As a child I experienced a lot of upper respiratory problems, which resulted in my frequent consumption of antibiotics. I remember my grandmother telling me to eat yogurt when taking the antibiotics. It didn’t make sense to me at the time. As I come to learn more about my food, what is real, and what is not, I understand that… the antibiotics kill the bad bacteria in your body but it kills the good bacteria too! When your body is lacking in the “good bacteria”, you are unable to properly absorb nutrients from real, whole foods. A decreased “good bacteria” count also forces your body to work much harder at fighting off infections and diseases. Looks like grandma knew what she was talking about.
Over the years, because of the internet/social networking/free press, we are able to get access to a great deal more information about our food. Information many of us now know is that a majority of the meat and dairy products found on your favorite grocery store shelves are riddled with antibiotics. Unless the product’s label specifies it is antibiotic free or organic, you are most likely consuming an unnecessary amount of antibiotics. It doesn’t stop there… non meat and dairy eaters are at risk too. Vegetables such as corn, potatoes and lettuce absorb antibiotics when grown in soil fertilized with livestock manure, according to tests conducted at the University of Minnesota.
Since the spike in antibiotic resistant bugs & diseases there has been a push to consume more probiotics (microorganisms or bacteria that are beneficial to the host organism) to regain the microbes needed to keep us healthy. But this is nothing new… probiotics have been in existence for a very long time. Eli Metchnikoff, a Russian scientist was the first to observe the positive role of certain bacteria in the early 1900’s. The studies of beneficial bacteria lead Metchnikoff to start drinking fermented milk (kefir) and yogurt. Metchnikoff experienced improved health and well-being.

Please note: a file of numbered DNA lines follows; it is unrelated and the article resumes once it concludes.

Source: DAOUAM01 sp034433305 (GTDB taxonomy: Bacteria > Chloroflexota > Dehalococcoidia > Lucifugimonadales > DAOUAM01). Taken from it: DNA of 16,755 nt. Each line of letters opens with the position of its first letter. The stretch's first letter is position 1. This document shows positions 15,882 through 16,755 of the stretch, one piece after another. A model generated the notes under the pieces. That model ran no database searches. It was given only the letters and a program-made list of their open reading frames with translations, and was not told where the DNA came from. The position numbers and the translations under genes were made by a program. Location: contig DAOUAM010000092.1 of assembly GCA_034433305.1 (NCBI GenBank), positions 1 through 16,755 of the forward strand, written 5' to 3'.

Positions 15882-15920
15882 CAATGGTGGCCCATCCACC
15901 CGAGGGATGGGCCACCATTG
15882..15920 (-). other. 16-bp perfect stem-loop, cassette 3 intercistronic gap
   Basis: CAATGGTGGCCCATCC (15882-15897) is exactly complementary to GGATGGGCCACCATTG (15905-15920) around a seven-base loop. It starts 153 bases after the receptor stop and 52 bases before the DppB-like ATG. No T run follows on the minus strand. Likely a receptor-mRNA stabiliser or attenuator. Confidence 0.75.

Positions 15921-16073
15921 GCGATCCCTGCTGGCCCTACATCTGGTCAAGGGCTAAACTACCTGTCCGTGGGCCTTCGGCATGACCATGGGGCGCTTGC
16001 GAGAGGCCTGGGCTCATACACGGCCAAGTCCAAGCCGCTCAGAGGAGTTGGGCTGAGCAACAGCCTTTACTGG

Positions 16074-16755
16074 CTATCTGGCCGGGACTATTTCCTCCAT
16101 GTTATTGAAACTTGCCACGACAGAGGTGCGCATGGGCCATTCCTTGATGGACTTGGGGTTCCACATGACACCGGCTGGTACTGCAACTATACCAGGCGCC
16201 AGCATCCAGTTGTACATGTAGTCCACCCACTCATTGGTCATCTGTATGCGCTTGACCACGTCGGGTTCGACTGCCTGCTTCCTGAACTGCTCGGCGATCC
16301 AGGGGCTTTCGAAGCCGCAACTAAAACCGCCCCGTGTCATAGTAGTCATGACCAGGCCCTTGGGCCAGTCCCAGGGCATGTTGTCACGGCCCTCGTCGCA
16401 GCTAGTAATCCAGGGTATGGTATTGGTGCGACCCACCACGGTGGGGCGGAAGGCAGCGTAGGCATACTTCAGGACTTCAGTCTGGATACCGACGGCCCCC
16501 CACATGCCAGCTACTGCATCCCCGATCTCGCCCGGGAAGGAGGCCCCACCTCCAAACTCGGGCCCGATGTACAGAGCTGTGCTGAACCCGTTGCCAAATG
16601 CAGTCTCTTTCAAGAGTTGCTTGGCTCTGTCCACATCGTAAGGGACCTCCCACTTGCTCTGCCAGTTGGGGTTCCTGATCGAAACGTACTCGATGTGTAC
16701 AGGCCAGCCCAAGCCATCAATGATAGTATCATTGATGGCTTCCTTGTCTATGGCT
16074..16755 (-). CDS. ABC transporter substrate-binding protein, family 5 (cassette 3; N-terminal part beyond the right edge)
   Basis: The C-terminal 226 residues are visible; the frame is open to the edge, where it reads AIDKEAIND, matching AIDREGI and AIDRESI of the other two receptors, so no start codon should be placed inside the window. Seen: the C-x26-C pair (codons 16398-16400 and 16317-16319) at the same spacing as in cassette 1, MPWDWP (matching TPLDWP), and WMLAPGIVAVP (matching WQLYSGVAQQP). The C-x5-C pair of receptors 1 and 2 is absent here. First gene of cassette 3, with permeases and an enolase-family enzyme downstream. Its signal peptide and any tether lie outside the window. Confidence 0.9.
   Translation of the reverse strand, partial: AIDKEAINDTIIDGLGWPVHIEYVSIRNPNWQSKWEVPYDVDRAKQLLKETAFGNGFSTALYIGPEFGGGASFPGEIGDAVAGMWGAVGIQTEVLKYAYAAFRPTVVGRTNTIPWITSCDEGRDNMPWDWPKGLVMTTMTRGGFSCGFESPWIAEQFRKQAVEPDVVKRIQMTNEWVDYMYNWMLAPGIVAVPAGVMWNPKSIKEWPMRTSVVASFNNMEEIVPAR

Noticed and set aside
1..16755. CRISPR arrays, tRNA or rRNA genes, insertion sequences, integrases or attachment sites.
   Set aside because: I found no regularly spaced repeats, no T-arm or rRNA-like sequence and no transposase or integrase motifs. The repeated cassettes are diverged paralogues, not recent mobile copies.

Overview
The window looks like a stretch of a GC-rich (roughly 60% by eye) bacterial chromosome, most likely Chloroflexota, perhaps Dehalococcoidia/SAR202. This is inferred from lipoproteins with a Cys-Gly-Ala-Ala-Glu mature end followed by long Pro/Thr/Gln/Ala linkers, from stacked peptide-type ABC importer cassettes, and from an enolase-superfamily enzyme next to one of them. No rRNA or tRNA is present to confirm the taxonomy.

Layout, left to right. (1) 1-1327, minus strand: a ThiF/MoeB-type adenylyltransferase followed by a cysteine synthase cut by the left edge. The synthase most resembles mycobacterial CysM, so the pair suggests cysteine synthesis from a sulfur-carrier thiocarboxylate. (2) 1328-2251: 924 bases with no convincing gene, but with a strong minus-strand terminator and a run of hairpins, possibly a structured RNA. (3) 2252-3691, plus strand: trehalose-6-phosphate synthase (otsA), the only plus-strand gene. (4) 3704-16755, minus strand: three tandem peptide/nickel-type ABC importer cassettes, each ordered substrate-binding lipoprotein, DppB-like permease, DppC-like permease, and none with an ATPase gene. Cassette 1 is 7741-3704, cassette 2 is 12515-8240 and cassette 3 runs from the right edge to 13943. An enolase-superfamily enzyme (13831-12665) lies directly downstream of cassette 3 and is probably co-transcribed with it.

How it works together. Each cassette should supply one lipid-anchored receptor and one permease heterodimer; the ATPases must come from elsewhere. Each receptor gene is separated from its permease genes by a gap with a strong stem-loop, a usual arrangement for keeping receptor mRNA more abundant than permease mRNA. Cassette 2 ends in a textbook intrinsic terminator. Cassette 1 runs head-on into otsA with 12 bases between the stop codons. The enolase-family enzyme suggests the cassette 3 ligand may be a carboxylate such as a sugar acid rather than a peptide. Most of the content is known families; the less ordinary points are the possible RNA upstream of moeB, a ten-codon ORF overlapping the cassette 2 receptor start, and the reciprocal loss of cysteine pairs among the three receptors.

There are vitamin companies taking stock in this and pushing their better version of whatever probiotic they can get their hands on. There are certain yogurt companies out there too (I’m sure you know the catchy jingle…) that has also jumped the bandwagon. The problem is, if the milk used to create the yogurt is provided by a “conventional dairy farm” you are still getting the antibiotics; unless the label specifies different – which is why I encourage the consumption of organic yogurt and kefir.
To feed a family of 3 a serving of yogurt every day you’d need to buy 2 quarts a week. I’m basing these numbers on my family and our consumption habits. Some may consume more or less…but more is recommended to support the healthy bacteria levels in your body. A typical quart of plain organic yogurt runs at least $4. This price also happens to be the cost of our whole organic ½ gallon of milk. In a homemade yogurt recipe you are getting drop for drop. A ½ gallon of milk = ½ gallon of yogurt, which means we’re saving $4 every purchase; resulting in a monthly savings of $16 or almost $200 a year…on yogurt! It may not sound like much but it adds up for our single income family. Of course my time is also valuable but I believe spending the time to make my yogurt is a great trade-off to know where every single ingredient in my food came from.
I have a lovely friend, who has a lovely dairy cow, and this lovely cow grazes on organic pastures & alfalfa, and eats the very best “over ripe” organic produce I’ve ever seen. I know this because I’ve fed her myself. She produces a creamy whole milk that is just delightful and tastes great in everything and can easily stand alone. Her milk provides a great deal of vitamins (omegas, E, A, beta carotene, etc.) through her organic herbivore diet. We decided to take a go at making yogurt with our lovely cow friend’s milk. There are several ways to make yogurt – one of which is purchasing the probiotics separately. I took the simpler route in this recipe using a starter… yogurt! With some milk, a small amount of “store bought” (preferably organic) yogurt, some heat, and time… and you’ll have the creamiest freshest tasting yogurt.
I found the following recipe, which called for a double boiler, a heating pad, and then transferring to storage containers. It is important to have a sterile working area when making yogurt to avoid harming the good bacteria that you’re going to feed and create. I prefer to immediately place my yogurt in its storage vessels before the incubation process. On hot sunny days, I can place my jars of yogurt in a typical igloo cooler, filled with warm water, and placed in the sun. I can also use my old water canner, filled 1/4 a way with water and placed on a heating pad at high. This keeps the surrounding water temperature at a consistent 110 degrees. I do not have a double boiler so I kept to stirring my milk base until it came to temperature…but it is key to KEEP STIRRING if you are NOT using a double boiler… your milk will burn otherwise.